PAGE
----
Shakespearean Teaching Aids II

The Shakespeare Stealer  by Gary Blackwood is an enjoyable way for upper elementary and middle school students to learn about the historical background of Shakespeare’s time. In this book, a young boy, Widge, is taught to write in a special cipher by his master. He is bought by another man, who instructs him to sit in on a play (Shakespeare’s Hamlet) and to take down every word in this cipher.

Widge tries to do as he instructed, having little choice, but gets in various amounts of trouble and ends up being part of the players themselves. To his surprise, he discovers he actually has some acting talents. More importantly, he learns about friendship, loyalty, and how to make some hard decisions.

The Shakespeare Stealer is geared toward middle schoolers, but I don’t believe it is too young for those in high school. I enjoyed reading it myself and found it a good way to learn more about that time period, and seeing it from a young person’s point of view.

The Shakespeare Stealer won the ALA Notable Children’s Book Award, and Blackwood followed this book with two other books: Shakespeare’s Scribe and Shakespeare’s Spy.

There are several study guides available. There is one online that was created by some students at Salisbury State University in Maryland intended for middle and high school teachers. It includes various activities, websites, an author study, and other links pertaining to Shakespearean study. You can access this site at: www.faculty.salisbury.edu/~elbond/stealer.htm

Shakespeare and the KJV

Because of the time period, some people associate Shakespeare with the KJV. However, the KJV was published in 1611. Shakespeare did most of his work between 1589-1613 and he died in 1616. The Bible with which Shakespeare would have been most familiar was the Geneva Bible.

For those of you interested in learning more about this topic and more about the KJV and its history, the Manifold Greatness Blog is a good source. Read more about Shakespeare and the Bible on one of their latest posts: manifoldgreatness.wordpress.com/2011/11/30/shakespeare-and-the-king-james-bible-ships-passing-in-the-night/

 

Folger Shakespeare Library

Folger’s Shakespeare Library is a major center for scholarly research. It describes itself as ‘lively venue for performances, readings, and exhibitions’ and is located in Washington, D.C. Unless you can actually manage a field trip there, the best way this library can be helpful to us as homeschoolers is to check out their website, www.folger.edu, and subscribe to their emails. They have links to helpful sites, lesson plans for teachers, and news about anything Shakespeare. One of their recent emails had these links: www.shakespeareinamericanlifekids/index.cfm & www.shakespeareinamericanlife.org/teachers/lessonplans/index.cfm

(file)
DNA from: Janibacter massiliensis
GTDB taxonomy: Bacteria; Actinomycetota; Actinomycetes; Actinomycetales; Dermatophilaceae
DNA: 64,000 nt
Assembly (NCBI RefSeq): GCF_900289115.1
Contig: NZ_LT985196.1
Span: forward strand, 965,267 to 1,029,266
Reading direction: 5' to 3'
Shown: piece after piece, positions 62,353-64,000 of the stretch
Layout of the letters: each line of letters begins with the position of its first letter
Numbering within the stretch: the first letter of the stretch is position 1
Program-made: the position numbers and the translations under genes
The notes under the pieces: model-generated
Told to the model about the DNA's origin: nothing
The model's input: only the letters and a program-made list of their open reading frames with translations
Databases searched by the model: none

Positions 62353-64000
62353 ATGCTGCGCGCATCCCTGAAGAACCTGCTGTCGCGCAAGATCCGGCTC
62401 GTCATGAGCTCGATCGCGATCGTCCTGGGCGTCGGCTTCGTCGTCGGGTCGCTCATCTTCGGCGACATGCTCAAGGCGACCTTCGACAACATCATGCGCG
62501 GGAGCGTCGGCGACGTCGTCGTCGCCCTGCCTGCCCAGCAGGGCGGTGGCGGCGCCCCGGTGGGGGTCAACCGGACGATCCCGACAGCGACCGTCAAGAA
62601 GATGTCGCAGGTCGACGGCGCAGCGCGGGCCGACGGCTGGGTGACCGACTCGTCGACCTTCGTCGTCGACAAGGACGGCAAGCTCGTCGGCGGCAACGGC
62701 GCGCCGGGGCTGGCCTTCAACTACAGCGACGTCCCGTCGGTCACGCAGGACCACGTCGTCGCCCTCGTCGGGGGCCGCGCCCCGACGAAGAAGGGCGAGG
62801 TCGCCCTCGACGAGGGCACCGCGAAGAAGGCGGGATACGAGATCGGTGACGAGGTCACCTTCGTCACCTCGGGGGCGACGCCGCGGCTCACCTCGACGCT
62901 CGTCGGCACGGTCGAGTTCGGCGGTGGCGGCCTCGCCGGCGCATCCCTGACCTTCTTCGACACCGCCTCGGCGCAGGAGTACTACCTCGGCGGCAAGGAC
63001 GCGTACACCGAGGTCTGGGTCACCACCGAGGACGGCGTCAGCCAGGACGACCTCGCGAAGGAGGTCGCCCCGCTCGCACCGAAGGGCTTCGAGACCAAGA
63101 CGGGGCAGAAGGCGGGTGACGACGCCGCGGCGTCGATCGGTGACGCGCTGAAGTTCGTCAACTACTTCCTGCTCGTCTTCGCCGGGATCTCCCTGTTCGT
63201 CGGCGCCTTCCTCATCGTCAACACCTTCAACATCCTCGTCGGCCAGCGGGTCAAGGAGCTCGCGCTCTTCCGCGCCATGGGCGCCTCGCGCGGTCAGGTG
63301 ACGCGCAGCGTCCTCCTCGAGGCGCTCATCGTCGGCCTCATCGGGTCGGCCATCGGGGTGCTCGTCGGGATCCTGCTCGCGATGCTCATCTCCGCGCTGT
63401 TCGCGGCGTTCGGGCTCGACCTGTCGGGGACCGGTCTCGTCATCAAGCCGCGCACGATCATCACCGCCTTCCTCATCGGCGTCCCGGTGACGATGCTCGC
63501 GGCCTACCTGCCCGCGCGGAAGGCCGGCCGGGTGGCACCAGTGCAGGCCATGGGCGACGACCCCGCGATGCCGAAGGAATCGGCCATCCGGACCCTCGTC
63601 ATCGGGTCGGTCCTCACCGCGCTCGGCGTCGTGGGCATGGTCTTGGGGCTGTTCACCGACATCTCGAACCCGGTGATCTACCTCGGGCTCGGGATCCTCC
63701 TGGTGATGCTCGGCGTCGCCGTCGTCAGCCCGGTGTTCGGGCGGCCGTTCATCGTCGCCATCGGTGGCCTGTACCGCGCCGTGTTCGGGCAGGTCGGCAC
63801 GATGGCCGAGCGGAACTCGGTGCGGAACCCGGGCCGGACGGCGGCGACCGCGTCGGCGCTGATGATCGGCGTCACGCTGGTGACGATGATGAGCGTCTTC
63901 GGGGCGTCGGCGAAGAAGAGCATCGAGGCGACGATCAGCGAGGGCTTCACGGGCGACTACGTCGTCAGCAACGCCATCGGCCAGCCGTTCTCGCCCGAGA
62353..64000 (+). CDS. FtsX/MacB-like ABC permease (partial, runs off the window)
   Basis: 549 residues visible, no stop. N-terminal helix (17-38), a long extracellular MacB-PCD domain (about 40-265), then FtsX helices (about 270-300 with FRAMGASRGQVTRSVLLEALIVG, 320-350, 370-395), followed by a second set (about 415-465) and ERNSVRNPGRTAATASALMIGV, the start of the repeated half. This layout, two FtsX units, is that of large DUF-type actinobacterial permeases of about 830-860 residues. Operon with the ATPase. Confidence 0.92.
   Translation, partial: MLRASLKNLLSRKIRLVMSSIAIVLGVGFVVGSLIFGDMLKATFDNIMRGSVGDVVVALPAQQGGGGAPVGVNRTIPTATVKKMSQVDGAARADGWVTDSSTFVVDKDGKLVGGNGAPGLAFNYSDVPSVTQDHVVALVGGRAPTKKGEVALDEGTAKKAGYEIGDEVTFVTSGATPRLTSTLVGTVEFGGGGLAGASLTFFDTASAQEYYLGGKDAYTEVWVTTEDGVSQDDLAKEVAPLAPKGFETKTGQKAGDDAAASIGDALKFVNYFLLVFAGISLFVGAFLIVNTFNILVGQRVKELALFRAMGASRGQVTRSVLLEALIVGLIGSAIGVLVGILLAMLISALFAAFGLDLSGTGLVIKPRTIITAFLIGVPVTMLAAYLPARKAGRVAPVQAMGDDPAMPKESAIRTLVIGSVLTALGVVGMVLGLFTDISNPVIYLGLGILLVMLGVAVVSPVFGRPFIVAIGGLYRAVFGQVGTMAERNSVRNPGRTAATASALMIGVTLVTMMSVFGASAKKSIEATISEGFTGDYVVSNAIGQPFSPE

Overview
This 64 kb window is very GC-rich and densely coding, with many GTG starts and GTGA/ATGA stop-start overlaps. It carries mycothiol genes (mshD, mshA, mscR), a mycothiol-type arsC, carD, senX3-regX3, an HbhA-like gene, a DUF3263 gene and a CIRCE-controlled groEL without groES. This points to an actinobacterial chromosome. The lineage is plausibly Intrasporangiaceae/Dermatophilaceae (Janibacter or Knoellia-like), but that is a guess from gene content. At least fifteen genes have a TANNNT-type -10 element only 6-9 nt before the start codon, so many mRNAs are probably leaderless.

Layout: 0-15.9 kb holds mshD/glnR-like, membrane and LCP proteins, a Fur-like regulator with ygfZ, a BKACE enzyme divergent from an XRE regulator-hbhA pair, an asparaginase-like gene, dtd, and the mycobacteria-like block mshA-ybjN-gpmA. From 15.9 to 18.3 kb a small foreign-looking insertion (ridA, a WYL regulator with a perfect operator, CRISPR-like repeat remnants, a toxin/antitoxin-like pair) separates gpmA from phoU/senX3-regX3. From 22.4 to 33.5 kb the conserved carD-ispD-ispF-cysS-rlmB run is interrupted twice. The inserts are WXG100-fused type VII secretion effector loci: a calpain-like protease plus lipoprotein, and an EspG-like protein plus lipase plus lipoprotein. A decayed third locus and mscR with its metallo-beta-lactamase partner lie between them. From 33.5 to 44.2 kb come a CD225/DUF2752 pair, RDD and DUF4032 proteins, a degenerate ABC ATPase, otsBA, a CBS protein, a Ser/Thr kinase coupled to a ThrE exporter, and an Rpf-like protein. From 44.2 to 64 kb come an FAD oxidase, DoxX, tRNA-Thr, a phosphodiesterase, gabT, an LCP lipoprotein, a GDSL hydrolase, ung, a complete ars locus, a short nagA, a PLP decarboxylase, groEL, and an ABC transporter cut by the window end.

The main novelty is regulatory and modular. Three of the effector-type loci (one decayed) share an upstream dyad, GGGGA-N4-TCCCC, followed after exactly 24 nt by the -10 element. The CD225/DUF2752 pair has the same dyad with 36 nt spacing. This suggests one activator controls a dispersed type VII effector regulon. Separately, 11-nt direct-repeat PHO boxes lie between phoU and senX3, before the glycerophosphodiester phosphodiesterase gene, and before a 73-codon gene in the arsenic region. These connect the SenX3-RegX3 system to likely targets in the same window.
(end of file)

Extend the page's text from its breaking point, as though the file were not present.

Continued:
Also available at that website is a fun slideshow, showing different ways Shakespeare has been used in America from advertising to crafts. Go to:www.shakespeareinamericanlife.org/slideshow/crafts_commerce.cfm.

Continue reading “Folger Shakespeare Library”

A. J. Hartley, UNCC Professor of Shakespeare

Tomorrow night, November 17th, at 7:oo Dr. A.J. Hartley will be giving the keynote address for The Big Read Union County at the Monroe Library (316 E. Windsor St.).

Dr. Hartley, a British born writer, holding a M.A. & Ph.D from Boston University, is currently the Distinguished Professor of Shakespeare at UNC Charlotte.

Dr. Hartley has also written several books for adults and young adults including: The Mask of Atreus, Act of Will, Will Power, & Macbeth A Novel. Will Power was voted one of Kirkus Reviews’ best scifi/fantasy books of 2010.

For more info about Dr. Hartley and his books, see his website: ajhartley.net

Hope to see you tomorrow night at the library!

Shakespearean Teaching Aids I

Shakespeare’s works can be introduced and taught to students of all ages. To get your younger (elementary and middle school) students interested in reading Shakespeare, have them first read some books that will entertain and teach them more about the time period. I will review and suggest some different books in this category over the next few weeks.

Susan Cooper’s King of Shadows is about an American boy, Nat, who is picked to perform with a new acting company who will perform at London’s new copy of the Globe, the theater William Shakespeare performed in. Nat goes to bed sick one night, wakes up well, but finds himself in the 16th century expected to perform at the original Globe with his costar, William Shakespeare.


Reading this book will give students a feel for the theater, the time period Shakespeare lived and performed in, and will introduce them to the play A Midsummer Night’s Dream. A website that contains discussion questions and suggested activities for this book is: http://www.multcolib.org/talk/guides-king.html.